them up and then forgetting to stand stiff-kneed.

Rufe told mother last fall that I was so precocious, which I looked up
in the dictionary and admired him very much for, that I ought to be
where I could have good teachers. So after he and Cousin Eunice had
been married long enough to be able to bear the sight of a third party
at the breakfast table they wrote for me to come and I went.

I was kinder disappointed to see them looking like every-day folks
again, for the last time I had seen them they were looking as they had
never looked before and never will look again, for Rufe says he'll be
hanged if anybody can get him to appear in that wedding suit any more.

But oh, that wedding! And oh, that wedding march played on a
thundering pipe-organ that makes cold chills run up and down your back
thinking what if it was happening to you! When the time comes for "I
will" you nearly smother, you're so afraid they might change their
minds at the last minute and embarrass you half to death right there
before all those people.

They didn't change their minds then, though, nor since then either, I
honestly believe. They married safe and sound, and Cousin Eunice's
favorite book now is _1,001 Tried Recipes_. And Keats is lots of times
covered with dust.

I got this far last night when Mammy Lou passed by my window on her
way to her house from the kitchen and stopped long enough to make me
go to bed. She says it takes a sight of sleep and a "passel o'
victuals" for a girl of my age, and I don't have enough of either.

"I'se shore goin' 'er tell Mis' Mary how you set up uv a night," she
said, very fiercely, but she couldn't shake her finger at me for it
took both hands to hold the big pan she had under her apron. "An' as
fer eatin'! Why, a red bug eats more! An' such truck! Candy and apples
and fried chicken and fried Saratoga chips! _Fries_ nuvver was no good
for nobody at the gawky age, nohow. It takes _boils_ to fatten them!"

I promised I'd go on to bed and eat nothing but "boils" to please her
if she wouldn't tell father and mother how late I sit up, so she
promised. She never would tell anyhow.

I believe the next thing I wanted to mention about was the theaters
they used to take me to on Friday night when there wasn't any lessons.
I just love the theater. I believe if I don't decide to be a trained
nurse, although I am sure that is what I was cut out for, I may be an
actress. When they used to tell me pitiful tales at Sunday-school
about the heathen I was sure I wanted to be a missionary to Japan.
Mother used to take me to a tea store with her every time we went into
the city to buy things we couldn't get at home and the walls were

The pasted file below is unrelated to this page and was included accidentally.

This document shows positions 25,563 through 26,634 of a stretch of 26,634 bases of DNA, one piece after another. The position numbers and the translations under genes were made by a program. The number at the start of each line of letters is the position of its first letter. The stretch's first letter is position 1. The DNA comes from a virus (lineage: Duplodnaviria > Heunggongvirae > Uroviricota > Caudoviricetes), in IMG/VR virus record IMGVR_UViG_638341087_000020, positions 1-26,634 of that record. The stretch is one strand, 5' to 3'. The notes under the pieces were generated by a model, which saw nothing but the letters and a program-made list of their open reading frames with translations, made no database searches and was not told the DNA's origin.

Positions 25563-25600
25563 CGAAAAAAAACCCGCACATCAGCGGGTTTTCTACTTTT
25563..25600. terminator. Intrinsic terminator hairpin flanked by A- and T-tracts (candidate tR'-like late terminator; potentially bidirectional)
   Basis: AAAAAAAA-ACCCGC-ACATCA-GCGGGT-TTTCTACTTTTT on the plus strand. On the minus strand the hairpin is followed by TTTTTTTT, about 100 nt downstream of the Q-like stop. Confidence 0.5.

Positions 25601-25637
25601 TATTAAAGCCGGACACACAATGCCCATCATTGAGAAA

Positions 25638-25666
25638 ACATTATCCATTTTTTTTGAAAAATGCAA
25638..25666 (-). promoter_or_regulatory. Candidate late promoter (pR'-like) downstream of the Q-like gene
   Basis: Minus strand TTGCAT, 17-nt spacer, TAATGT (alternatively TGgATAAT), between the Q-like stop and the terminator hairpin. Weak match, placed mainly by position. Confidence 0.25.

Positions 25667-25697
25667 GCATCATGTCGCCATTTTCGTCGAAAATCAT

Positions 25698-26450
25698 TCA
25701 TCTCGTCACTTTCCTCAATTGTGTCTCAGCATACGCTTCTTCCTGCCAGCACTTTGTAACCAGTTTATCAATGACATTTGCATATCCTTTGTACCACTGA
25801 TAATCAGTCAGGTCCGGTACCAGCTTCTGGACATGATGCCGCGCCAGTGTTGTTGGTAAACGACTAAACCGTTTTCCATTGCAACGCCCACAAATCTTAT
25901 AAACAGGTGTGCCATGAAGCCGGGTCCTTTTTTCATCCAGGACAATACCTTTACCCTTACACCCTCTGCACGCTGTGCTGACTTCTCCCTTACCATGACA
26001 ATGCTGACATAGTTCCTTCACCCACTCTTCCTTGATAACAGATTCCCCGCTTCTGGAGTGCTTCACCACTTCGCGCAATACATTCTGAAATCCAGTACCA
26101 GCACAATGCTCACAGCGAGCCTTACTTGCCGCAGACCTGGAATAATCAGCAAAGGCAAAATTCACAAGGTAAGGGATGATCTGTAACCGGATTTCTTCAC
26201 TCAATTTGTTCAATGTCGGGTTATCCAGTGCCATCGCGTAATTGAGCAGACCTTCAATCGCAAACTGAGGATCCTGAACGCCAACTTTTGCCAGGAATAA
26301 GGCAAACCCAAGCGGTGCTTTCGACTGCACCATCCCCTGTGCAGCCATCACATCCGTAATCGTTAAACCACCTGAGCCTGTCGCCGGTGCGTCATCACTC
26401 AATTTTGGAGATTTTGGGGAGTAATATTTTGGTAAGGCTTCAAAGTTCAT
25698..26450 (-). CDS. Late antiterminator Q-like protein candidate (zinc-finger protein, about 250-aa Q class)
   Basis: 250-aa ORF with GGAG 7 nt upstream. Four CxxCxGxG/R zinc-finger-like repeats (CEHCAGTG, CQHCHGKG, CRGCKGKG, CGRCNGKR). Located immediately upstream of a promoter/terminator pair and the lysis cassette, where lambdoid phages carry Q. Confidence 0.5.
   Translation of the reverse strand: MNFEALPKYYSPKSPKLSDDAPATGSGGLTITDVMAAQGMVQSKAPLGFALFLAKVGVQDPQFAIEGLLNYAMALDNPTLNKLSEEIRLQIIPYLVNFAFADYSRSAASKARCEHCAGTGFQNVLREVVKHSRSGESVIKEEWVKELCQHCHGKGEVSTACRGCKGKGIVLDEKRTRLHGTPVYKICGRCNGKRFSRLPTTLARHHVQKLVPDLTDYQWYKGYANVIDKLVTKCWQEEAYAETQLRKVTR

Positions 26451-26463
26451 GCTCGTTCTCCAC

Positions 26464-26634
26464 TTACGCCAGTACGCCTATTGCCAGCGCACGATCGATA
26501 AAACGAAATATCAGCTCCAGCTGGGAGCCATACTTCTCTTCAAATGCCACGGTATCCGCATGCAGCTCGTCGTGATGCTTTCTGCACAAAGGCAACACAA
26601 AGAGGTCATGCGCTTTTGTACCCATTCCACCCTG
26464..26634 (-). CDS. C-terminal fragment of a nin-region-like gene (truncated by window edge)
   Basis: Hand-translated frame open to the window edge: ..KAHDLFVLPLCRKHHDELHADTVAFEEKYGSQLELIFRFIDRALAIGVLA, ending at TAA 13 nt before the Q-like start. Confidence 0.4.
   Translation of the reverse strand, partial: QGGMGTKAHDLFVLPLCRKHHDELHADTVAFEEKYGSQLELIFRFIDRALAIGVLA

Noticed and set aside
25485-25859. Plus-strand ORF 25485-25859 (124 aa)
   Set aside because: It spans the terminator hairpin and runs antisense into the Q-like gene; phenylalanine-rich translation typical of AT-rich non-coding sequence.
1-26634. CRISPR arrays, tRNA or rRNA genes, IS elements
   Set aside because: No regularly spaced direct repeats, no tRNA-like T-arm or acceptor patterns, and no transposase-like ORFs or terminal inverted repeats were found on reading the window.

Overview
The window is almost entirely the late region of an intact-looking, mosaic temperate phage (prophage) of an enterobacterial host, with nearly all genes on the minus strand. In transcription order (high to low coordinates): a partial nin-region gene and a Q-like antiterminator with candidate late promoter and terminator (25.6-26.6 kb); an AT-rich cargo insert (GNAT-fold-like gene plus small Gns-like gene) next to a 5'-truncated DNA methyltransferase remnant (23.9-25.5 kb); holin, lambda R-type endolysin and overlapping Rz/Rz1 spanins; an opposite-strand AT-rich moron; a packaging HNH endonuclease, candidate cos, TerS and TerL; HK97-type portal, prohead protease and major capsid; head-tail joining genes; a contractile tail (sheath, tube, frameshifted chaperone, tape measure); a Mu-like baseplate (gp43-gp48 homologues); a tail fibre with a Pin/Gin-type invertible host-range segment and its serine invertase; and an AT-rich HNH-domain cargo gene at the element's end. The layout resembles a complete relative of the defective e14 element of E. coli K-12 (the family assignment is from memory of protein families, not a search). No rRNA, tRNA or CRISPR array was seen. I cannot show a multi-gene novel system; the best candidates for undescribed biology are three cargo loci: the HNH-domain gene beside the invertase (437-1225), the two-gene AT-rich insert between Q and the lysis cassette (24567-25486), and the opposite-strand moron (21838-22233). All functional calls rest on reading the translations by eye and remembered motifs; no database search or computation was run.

covered with pictures of Japan. I never will forget how blue the sky
was nor how white the clouds, and it seemed the loveliest country in
the world to me, except home. And I would look at mother and wonder
how she would feel if I told her that some day I was going to leave
her and father and sail away to that beautiful land where the poor,
ignorant people didn't know how to wear corsets nor eat hog meat. Of
course they needed somebody to tell them what they were missing and I
was eager to be that one!

That was a long time ago! I know more about Japan now! I know more
about America too! Doctor Gordon said one night last winter that if
some of the missionaries were to go all over this country and tell
folks to open their windows and stop murdering their babies with candy
and bananas they would do more good than trying to teach the Japanese
so much. He said he didn't know which was the more heathenish, to
throw children in the river and let them have a quick death or stuff
them on fried meat and pickles and let them die by slow torture.

The mothers are hard to teach, he says, because they don't more than
leave the doctor's office with a poor little pale baby than they meet
an old woman who tells them not to let the child be doctored to death,
to "feed 'im." They will tell the mother "Didn't _I_ have eleven? And
everything _I_ et, _they_ et!"

He told us so many stories of murdered babies that I got to feeling
like I'd prefer being a nurse in a day home. I love babies! And Doctor
Gordon has the loveliest eyes!--But I haven't got to him yet.

Speaking of the theater, I got to see many notorious people on the
stage this winter. Rufe said I would get a great variety of ideas from
the best plays. I did. I got a great variety of Ideals too. One time
he would be tall, fair and brave, with a Scotch name, like Marmaduke
Cameron, or Bruce MacPherson. Then the very next time I'd go he'd
change his looks and disposition.

I loved some of the operas, too, especially _Il Trovatore_. I wish the
singers were slender, though. It hurts your feelings to have the
"voice that rang from that donjon tower" belonging to a great fat man
with no head to speak of, and what he has consisting mainly of jaws.
Of all the songs on record (not phonographic record) next to _Dixie_
and _La Paloma_ I believe I love _Ah, I have sighed to rest me!_ The
words to this are not so loving, but the tune is so pitiful.